See the Ancient Ruins, Spectacular Desert and the Rose-Red City of Petra, Jordan

Stuck behind a computer and in traffic can feel a long way from adventure.  But Jordan, home to some of mankind's earliest settlements and the world's great civilisations, is straight out of an Indiana Jones film (The Last Crusade to be precise); could this be the most rewarding short-haul travel destination?

As the crossroads of the Middle East, Jordan has long served as a strategic nexus connecting Asia, Africa and Europe.  Thus, since the dawn of civilisation, Jordan's geography, from parched desert and reddened dunes to mysterious canyon passes, has played host to travellers and tradesmen from across to world.

Nowhere is more iconic in Jordan than the ancient rose-red city of Petra - Jordan's most valuable treasure and greatest tourist attraction.  Carved from the red sandstone of the region, the city used to house more than 30,000 inhabitants and was an important trading hub in ancient times.

The vast, unique city was created by the Nabataeans, an industrious and nomadic Arab people who settled here around the 6th century BC. It was one of the world's great hubs for the silk, spice and other trade routes that linked China, India and southern Arabia with Egypt, Greece and Rome.

There are more than 800 separate sites within the city where you can see evidence of the Greeks, Romans, Byzantines and even the Crusades.  Petra had been all but forgotten by everyone but the Bedouin, lost for hundreds of years, until the great Swiss explorer, Jean Louis Burckhardt chanced upon it in 1812 and rediscovered it for the western world.

While on the road to Cairo, Burckhardt heard rumours of ancient ruins in a narrow valley in the former Roman province of Arabia Petraea.  He told his guide he would like to sacrifice a goat at the supposed nearby tomb or Aaron, brother of Moses, and was led through the valley to become the first modern European to see the ancient city of Petra.

Modern visitors retrace these steps.  Starting at the entry gate, it's a walk of just over a mile through the narrow gorge, or Siq, which is flanked on either side by soaring, 80m-high cliffs.  Finally, you too come face to face with the impressive Al-Khazneh, or The Treasury building.  The colours and formations of the rocks are dazzling, with the sunlight breaking through into the gorge for the first time as you arrive.  Depending on the time of day, the colours will range from deep reds to beige and apricot.

This is an awe-inspiring experience; a massive facade, 30m wide and 43m high, carved out of the sheer, dusky-pink rock face and dwarfing everything around it.  It was carved in the early 1st century as the tomb of an important Nabataean king and represents the engineering genius of these ancient people.

But that  is just the start of this Unesco World Heritage Site; the royal tombs, the Byzantine mosaics, the Roma colonnaded street, The Monastery, the High Place Of Sacrifice and even Aaron's Tomb all await the intrepid explorer.

The compactness of the city means it can be explored in on full day, but if you have the time, two or Three is advisable to really uncover the secrets, while four of five will really make you feel in touch with the city.  If you want to taste before you go, Google Street View has even mapped the ancient city, providing future travellers with a video tour of its historic sights, along with commentary by Queen Rania of Jordan.  Also, for everything you need to know, the Visit Jordan website is packed with information.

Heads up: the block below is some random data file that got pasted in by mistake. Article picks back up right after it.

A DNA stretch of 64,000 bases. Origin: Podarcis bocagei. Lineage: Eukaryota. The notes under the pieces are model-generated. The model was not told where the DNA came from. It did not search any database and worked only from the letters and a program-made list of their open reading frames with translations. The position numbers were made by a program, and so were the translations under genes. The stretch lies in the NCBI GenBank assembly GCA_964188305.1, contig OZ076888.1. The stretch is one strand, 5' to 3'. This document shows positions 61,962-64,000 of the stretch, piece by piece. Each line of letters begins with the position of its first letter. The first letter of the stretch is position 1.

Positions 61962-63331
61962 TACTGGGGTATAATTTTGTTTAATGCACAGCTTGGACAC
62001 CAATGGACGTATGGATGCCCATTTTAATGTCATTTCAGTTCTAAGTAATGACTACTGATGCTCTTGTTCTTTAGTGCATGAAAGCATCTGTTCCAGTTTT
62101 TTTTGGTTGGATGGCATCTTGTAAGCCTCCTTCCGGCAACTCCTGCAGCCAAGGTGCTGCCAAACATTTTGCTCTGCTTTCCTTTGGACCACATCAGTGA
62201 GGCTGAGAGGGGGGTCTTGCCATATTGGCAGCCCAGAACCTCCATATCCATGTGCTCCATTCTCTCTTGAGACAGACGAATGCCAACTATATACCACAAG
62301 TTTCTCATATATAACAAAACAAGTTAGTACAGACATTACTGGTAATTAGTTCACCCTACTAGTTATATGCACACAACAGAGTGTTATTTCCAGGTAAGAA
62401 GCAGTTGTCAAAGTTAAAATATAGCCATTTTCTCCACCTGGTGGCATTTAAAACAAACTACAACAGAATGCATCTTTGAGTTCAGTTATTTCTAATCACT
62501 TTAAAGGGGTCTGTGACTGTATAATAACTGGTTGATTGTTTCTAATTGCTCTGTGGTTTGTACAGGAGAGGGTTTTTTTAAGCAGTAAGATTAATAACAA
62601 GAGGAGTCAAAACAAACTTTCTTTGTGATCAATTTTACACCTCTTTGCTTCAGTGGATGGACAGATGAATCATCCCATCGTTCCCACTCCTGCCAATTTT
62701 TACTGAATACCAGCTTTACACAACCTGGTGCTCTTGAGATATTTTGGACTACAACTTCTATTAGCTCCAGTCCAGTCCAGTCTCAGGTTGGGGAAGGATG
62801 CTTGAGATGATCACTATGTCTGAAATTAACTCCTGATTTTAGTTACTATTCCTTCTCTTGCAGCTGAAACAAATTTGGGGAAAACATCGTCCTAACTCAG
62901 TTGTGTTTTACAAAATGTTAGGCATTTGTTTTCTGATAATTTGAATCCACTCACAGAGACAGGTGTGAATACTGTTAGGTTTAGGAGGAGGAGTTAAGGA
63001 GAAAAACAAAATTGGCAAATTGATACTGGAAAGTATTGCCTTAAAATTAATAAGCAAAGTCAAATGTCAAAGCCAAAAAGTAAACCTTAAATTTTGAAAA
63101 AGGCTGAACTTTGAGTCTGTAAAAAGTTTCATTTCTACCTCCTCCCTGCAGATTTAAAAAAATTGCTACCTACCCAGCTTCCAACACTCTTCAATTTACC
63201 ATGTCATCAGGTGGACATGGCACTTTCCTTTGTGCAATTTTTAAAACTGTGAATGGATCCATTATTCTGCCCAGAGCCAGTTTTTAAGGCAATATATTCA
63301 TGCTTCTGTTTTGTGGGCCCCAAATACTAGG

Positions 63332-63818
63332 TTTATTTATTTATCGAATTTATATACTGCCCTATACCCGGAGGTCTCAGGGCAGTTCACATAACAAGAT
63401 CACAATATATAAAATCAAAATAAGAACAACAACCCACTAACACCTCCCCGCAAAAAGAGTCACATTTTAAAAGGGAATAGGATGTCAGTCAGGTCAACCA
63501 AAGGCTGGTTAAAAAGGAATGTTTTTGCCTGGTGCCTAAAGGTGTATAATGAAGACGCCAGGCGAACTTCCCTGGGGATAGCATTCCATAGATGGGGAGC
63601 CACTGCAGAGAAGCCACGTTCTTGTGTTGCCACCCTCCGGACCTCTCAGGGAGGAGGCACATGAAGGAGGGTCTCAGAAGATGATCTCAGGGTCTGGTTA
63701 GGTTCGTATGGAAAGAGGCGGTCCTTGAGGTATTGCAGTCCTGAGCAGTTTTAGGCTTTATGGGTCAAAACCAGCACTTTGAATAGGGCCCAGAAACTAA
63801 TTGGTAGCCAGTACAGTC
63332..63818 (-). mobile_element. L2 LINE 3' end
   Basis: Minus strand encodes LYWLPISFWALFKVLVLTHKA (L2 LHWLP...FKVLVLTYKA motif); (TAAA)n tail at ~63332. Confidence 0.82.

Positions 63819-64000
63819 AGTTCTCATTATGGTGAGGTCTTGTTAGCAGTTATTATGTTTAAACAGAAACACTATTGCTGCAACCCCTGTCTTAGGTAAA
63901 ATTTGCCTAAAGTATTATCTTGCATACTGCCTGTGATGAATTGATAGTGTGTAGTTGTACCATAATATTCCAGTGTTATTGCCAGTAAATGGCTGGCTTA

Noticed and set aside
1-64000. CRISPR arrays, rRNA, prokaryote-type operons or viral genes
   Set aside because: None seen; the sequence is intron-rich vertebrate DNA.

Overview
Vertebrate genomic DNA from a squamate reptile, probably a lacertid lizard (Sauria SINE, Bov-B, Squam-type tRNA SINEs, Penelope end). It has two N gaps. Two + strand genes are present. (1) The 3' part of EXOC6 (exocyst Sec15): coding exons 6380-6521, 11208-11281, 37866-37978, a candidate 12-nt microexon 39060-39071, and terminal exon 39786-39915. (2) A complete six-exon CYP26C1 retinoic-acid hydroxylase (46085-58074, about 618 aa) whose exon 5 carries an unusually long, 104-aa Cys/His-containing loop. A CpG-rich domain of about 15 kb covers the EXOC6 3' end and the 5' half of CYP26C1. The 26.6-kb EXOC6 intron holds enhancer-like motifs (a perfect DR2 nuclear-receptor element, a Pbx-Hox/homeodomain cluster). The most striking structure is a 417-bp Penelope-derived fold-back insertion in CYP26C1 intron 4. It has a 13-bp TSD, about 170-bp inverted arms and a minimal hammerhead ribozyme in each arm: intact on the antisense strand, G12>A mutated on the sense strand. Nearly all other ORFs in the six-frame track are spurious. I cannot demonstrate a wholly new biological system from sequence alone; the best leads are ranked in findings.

The Treasury may be the best known, but it is just one of many wonders that make up Petra.  As you enter the Petra valley, what beauty of this place, which seems perfectly in tune with the ancient manmade structures.  Hundreds of elaborate rock-cut tombs with intricate carvings still survive, outliving the houses, which were destroyed mostly by earthquakes.  Five hundred have survived, empty but bewitching as you file past their dark openings.

Other highlights are a Roman-style theatre, which could seat 3000 people, alongside obelisks temples, sacrificial altars and colonnaded streets.  It almost comes alive in front of you.  Overlooking the valley is the impressive Ad-Deir Monastery; you just need to tackle a flight of 800 rock cut steps to get up there.

Finally, check out two world-class museums located within the site: the Petra Achaeological Museum and the Petra Nabataean Museum, both of which chart the excavation in the Petra region.  Cars are banned from the site, but you can hire a horse or a horse-drawn carriage to take you through the Siq.  Once inside, you can hop on a camel to explorer or travel on foot.

While in Jordan, why not check these out:

Wadi Rum - For those on the trail of Lawrence of Arabia, Wadi Rum is a must.  T. E. Lawrence described it as 'vast, echoing and God-like', this is a desert landscape hardly changed for 1,000s of years.  A maze of monolithic rockscapes rise up from the desert floor to heights of 1,750m.  Hikers can explore the canyons and water holes to discover 4,000-year-old rock drawing; others may choose to explore by 4x4 or even camel.  The duration of the trip can be arranged beforehand through the Visitor's Centre, as can a stay under the stars in a Bedoiun tent, where you can enjoy a traditional compfire meal accompanied by Arabic music.

The Dead Sea - The lowest point on the surface of the Earth, the Dead Sea is one of the world's most epic places.  Created incoming springs and streams, the water is landlocked, evaporated ad leaving a rich cocktail of minerals and salts.  Ten times saltier than sea water, a highlight of any trip is floating effortlessly on your back and soaking in the magical waters of magnesium, sodium, potassium and bromine.  Visitors to the sea are said to have including King Herod the Great and Cleaopatra.

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